Debate on Anti-Islamic Cartoons in Charlie Hebdo

As Giulia has noted on this blog, in the context of world-wide demonstrations surrounding the Youtube video “The Innocence of Muslims,” a new controversy has erupted surrounding cartoons published in the French satirical newspaper Charlie Hebdo. Here is an interesting debate between the cartoonist and French intellectual and activist Marwan Muhammad, spokesman for the CCIF – Collectif Contre l’ Islamophobie en France.

One thought on “Debate on Anti-Islamic Cartoons in Charlie Hebdo”

  1. In this video, Ms. Amanpour raises an important issue: she asks “Luz” if he believes his right to free speech as an artist outweighs his responsibility during this time of “culture war”. But what exactly is his responsibility? According to Ms. Amanpour, “obviously, violence is inexcusable,” but Luz must be prepared to take responsibility for the violence that may occur in response to his offensive drawings. Violence is inexcusable, so that isn’t his responsibility.

    Luz has a legal, basic right to express his opinion, however offensive it may be. It may not have been sensible or responsible of him to publish these cartoons in the context of today’s current events, but he is not responsible for the violence protests or reactions that others may have, just as the creators of “The Innocence of Muslims” are not responsible for the violent reactions of a select few people in the Muslim world whose actions took the lives of several people. His right to speech is just that: a right to speak. He, nor anyone else, has the right to act in a way that does physical harm to others.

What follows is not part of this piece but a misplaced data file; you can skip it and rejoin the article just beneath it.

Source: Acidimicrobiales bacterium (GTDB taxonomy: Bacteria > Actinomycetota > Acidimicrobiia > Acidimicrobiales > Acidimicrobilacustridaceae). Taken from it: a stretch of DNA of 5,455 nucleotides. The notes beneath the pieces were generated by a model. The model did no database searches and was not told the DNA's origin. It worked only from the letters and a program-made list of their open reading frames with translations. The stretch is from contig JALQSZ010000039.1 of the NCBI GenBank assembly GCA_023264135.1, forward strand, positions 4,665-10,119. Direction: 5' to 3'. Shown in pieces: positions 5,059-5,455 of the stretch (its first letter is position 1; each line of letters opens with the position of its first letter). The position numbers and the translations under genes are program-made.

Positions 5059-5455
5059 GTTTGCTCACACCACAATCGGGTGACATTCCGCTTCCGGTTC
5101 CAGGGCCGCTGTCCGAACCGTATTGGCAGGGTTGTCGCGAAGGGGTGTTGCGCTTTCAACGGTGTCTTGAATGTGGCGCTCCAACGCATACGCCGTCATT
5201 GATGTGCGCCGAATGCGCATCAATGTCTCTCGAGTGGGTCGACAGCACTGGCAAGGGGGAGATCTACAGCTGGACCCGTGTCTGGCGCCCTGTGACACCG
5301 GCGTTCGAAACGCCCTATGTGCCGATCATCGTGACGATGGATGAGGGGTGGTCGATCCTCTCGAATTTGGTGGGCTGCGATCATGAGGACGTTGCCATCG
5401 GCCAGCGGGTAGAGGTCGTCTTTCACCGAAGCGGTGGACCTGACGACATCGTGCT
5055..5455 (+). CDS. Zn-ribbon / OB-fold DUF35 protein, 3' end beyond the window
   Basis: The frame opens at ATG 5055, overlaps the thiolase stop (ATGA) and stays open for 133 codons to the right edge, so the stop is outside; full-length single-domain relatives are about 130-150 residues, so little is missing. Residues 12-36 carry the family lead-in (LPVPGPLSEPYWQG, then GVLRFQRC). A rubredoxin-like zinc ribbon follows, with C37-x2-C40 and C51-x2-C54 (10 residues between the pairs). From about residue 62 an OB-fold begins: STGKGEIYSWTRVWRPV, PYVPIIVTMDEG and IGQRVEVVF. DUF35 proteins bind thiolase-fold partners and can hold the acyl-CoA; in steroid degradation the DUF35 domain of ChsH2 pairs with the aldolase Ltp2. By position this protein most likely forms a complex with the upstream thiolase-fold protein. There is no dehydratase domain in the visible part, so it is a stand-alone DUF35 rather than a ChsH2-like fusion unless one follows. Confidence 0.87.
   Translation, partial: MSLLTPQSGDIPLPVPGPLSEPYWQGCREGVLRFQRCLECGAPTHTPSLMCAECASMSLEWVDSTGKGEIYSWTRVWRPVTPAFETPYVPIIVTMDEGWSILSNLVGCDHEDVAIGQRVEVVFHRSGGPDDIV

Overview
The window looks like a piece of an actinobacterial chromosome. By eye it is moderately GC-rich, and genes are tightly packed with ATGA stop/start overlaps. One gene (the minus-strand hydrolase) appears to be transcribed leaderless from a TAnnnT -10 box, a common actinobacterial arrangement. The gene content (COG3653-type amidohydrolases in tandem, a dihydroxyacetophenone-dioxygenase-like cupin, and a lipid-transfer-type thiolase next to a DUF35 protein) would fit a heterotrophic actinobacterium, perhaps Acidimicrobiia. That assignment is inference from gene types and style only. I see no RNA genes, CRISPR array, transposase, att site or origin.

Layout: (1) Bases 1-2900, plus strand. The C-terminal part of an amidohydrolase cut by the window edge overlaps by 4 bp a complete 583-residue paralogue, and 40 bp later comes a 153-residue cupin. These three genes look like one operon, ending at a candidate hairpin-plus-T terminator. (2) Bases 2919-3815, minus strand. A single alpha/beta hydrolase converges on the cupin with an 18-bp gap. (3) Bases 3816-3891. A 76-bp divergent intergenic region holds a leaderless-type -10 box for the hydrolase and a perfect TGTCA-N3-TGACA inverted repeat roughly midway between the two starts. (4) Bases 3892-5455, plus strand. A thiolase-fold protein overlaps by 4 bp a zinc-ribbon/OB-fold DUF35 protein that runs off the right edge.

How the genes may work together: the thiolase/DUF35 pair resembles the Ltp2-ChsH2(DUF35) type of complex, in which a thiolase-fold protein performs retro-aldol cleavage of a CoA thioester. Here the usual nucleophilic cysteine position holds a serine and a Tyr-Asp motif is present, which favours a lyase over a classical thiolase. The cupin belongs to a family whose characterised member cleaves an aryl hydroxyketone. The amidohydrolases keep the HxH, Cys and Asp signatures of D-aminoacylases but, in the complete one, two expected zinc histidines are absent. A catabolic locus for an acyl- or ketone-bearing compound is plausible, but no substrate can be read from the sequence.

But if Luz and others like him are going to exercise their broad right to free speech and not exercise their social responsibility to be sensitive to the beliefs, practices, and cultures of others, should there be limits on what we say and publish? In a New York Times Article from earlier today (, President Obama addressed this issue to the U.N. General Assembly, saying “there is no speech that justifies mindless violence” but “efforts to restrict speech can become a tool to silence critics, or oppress minorities.” He’s right: if we are to deal with the cultural and religious differences that seem to passionately inflame so many of us in today’s world, free speech can actually be a weapon against hateful and offensive speech. In this sense, the right to free speech becomes married with the responsibility to use it – if something offends us, it is our responsibility and our right to refute it and be (as President Obama says in the article) “the voices of tolerance that rally against bigotry and blasphemy, and lift up the values of understanding and mutual respect”.

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